The BBC’s remake of its 1969 documentary series Civilisation was always going to be ripe for criticism. Written and presented by the well-respected art historian Kenneth Clark, the original thirteen episodes gave his personal view on the history of western European civilisation. It is widely considered one of the greatest programmes the corporation has ever produced.
The BBC’s re-make is not only an attempt to match a much-loved classic, it also aims to cover a far more ambitious range of cultures. For in changing the title from the singular Civilisation to the plural Civilisations, the programme-makers are signalling that 2018’s version will not be limited, as Clark’s had been, to Europe alone. The programme’s website boasts that it spans 31 countries across the continents and includes more than 500 works of art. Somehow this all fits into nine episodes, a shorter-time frame than Clark’s thirteen.
Since its initial broadcast at the beginning of March, which coincided with the release of the whole series on iPlayer, Civilisations has received mixed reviews. One of the most striking came from the BBC’s own Arts Editor, Will Gompertz. He gave the show a mere two stars, complaining that it was rambling and lacked a coherent argument. This is difficult to dispute. The incredibly broad scope of Civilisations means that its episodes tend to sprawl, jumping at random between continents and eras. The sixth episode ‘First Contact’, for example, zooms between the 13th-century Benin Bronzes, 18th-century Japanese painting, the Dutch Golden Age and 19th-century Indian painting. There is often little time to dwell on individual artworks, and it feels as though we are only scraping the surface of their underlying subtleties. Viewers need a line of argument or ‘story’, otherwise you risk losing their attention.
This is in sharp contrast to Clark’s original series. Whereas the new Civilisations series has three presenters (Simon Schama, Mary Beard and David Olusoga), meaning their respective episodes take rather different approaches. Clark was the sole narrator in his 1969 original. He provided a single, chronological thread that was easy to follow.
Yet it would be difficult for the BBC to defend simply replicating the 1969 Civilisation series. Aside from the fact that there is little point in creating a copy when we can easily turn to the original (Clark’s whole series is currently freely available on iPlayer), there are a number of problems with Clark’s version. Although a single narrator has the benefit of providing clarity, it also means that we only get a single point of view; we only see artworks that he thinks are worth including.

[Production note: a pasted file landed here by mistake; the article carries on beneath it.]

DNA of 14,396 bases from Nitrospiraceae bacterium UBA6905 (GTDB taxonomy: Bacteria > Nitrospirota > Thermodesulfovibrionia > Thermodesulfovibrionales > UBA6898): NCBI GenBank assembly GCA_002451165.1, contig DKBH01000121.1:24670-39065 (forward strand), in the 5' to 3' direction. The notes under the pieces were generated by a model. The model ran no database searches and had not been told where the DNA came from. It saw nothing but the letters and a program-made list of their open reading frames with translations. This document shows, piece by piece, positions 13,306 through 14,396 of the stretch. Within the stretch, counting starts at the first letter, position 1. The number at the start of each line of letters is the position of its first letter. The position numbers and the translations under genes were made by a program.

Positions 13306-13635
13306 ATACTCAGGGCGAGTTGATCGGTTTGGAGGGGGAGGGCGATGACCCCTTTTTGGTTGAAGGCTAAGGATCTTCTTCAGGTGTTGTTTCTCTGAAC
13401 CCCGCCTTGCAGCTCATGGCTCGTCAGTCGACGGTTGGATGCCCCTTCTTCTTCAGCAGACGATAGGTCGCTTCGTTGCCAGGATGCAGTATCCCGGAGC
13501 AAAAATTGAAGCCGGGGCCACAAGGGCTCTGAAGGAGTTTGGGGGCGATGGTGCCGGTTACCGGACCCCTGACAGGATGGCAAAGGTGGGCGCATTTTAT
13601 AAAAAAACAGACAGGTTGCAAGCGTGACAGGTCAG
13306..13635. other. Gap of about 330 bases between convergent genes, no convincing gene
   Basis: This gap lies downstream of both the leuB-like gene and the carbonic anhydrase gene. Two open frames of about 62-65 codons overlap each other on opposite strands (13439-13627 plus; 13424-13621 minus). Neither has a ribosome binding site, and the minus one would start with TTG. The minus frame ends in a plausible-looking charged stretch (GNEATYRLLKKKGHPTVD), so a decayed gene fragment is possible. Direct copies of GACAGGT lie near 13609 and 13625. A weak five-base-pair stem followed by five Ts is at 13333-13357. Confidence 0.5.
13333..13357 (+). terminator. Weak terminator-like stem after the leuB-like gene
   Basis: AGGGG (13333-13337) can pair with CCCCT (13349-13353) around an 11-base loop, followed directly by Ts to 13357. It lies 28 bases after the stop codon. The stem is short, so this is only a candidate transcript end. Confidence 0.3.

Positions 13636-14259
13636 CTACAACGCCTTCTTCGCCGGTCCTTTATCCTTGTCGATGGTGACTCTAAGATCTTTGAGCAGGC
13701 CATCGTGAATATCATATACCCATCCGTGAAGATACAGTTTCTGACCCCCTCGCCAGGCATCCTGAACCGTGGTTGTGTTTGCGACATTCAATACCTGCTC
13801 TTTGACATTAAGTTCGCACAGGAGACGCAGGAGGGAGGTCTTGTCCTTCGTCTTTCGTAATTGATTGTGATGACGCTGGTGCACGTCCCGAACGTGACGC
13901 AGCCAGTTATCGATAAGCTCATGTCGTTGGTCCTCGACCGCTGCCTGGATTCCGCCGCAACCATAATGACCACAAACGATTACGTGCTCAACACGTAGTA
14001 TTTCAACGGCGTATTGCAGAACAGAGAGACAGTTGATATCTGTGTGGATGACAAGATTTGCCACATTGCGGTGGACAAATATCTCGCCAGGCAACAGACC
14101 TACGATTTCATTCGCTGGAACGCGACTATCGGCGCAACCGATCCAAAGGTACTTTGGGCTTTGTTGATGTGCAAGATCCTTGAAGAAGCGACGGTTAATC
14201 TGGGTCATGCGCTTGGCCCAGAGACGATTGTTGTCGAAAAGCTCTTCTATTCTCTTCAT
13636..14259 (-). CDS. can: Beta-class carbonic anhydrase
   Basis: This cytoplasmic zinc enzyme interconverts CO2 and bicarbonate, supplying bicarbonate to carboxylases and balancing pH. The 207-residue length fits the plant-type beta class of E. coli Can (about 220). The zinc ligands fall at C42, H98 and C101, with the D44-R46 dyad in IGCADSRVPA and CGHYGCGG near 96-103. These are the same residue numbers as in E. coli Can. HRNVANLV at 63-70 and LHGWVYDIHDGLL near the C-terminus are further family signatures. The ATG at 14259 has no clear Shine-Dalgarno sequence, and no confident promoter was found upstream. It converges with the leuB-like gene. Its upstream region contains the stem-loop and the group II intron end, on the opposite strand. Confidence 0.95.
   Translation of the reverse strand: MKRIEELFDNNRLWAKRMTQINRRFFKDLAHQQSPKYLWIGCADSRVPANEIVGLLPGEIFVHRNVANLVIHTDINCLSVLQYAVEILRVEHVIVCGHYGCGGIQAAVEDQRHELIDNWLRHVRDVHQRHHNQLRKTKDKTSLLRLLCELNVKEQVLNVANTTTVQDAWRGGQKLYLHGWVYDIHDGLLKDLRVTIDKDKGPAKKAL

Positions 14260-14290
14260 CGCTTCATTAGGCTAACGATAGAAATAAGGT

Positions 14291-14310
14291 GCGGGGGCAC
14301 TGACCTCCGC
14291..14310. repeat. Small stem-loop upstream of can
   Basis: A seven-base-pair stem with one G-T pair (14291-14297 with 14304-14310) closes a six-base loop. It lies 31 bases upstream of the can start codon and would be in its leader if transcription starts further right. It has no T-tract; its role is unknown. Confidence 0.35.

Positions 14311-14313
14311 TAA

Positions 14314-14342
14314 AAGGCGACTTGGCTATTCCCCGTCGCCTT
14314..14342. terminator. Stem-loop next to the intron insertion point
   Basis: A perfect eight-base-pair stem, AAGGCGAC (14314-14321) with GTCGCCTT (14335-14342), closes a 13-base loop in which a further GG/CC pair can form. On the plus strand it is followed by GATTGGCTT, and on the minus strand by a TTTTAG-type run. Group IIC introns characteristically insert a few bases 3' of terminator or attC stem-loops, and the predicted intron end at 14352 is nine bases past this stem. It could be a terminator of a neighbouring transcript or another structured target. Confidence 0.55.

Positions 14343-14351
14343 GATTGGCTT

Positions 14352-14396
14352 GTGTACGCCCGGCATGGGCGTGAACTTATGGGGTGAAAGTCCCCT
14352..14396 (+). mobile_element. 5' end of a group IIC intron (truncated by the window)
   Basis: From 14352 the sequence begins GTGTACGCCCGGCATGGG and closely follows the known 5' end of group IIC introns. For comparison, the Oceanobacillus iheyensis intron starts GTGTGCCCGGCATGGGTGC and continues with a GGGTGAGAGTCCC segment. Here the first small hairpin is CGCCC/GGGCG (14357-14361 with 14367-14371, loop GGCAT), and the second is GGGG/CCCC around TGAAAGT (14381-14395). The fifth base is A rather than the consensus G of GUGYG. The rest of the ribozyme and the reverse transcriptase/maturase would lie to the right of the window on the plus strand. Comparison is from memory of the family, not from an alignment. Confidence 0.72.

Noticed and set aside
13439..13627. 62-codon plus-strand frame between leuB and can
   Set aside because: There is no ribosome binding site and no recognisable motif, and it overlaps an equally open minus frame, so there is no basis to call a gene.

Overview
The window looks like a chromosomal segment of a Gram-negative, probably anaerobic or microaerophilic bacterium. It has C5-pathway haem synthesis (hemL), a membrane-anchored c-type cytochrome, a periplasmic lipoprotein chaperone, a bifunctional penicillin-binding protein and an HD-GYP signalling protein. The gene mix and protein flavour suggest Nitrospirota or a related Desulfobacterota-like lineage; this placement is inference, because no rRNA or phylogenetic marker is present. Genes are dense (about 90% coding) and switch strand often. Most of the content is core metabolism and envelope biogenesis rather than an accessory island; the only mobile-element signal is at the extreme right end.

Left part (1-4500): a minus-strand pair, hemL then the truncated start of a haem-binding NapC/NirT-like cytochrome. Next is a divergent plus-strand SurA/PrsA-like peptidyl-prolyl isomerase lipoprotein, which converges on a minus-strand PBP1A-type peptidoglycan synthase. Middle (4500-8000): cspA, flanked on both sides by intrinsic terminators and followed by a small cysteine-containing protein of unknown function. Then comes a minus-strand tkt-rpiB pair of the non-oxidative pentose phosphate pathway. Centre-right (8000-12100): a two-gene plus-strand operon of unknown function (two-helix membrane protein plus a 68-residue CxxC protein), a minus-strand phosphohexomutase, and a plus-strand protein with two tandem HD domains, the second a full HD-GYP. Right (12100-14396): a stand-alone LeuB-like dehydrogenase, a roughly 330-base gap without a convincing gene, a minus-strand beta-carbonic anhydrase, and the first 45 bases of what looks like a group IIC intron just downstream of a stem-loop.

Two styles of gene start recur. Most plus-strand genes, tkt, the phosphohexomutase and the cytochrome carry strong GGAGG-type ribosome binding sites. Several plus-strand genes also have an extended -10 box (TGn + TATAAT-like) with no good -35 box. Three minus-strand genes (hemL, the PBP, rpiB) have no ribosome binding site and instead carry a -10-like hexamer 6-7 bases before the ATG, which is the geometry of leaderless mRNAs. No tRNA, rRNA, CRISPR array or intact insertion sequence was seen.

This is remarkably restricting. In the fifth episode, for example, Clark narrows his focus onto not only a specific time and place – papal Rome in the early 16th century – but onto only three individual artists: Michelangelo, Raphael and da Vinci. Naturally, Clark can justify dedicating this much airtime to these artists since he viewed them as ‘individuals of genius’, and many would agree with him. But the assumption that their art is ‘great’ also comes with an unsaid implication that anyone who finds it difficult to connect with (which, created in a time and place quite different from the present is not that implausible) is simply wrong. As sole narrator, Clark has undue authority that risks shunning viewers whose tastes differ from his.
The broad scope of Civilisations has led to accusations that it has ‘no standards at all’. This may be true if you buy into the canon of ‘great’ art created by the likes of Michelangelo, Dante, Shakespeare, Beethoven and Picasso, to name a few individuals that we persistently hold up as ‘geniuses’. But if you are open to discovering objects created outside of the familiar then Civilisations is incredibly rewarding. What we should appreciate most about the series is how it introduces fantastic artworks that we would never have come across otherwise. These include some astonishing landscapes by the German Albrecht Altdorfer (c. 1480–1538), and the beautifully subtle Cracked Ice by the Japanese painter Maruyama Ōkyo (1733–95). Other viewers may disagree but this does not mean that the show excludes them. The programme’s massive breadth means that something else will draw them instead.
This still does not get around the thorny issue of how mind-bogglingly broad Civilisations is. Yet this should not be dismissed as a weakness as it sets it apart from other art documentaries. The past is confusing, mind-boggling and massive; putting it into a neat, easily-digestible, chronological story is a distortion. Mary Beard has spoken in an interview about how in Civilisations she treats her audience as she would her undergraduates. She assumes they are intelligent and seeks to challenge them. The numerous criticisms of Civilisations indicate that the BBC has succeeded in producing a boldly demanding programme. Its bewildering scope makes for more difficult viewing than we are used to, but it cannot be accused of ‘dumbing down’.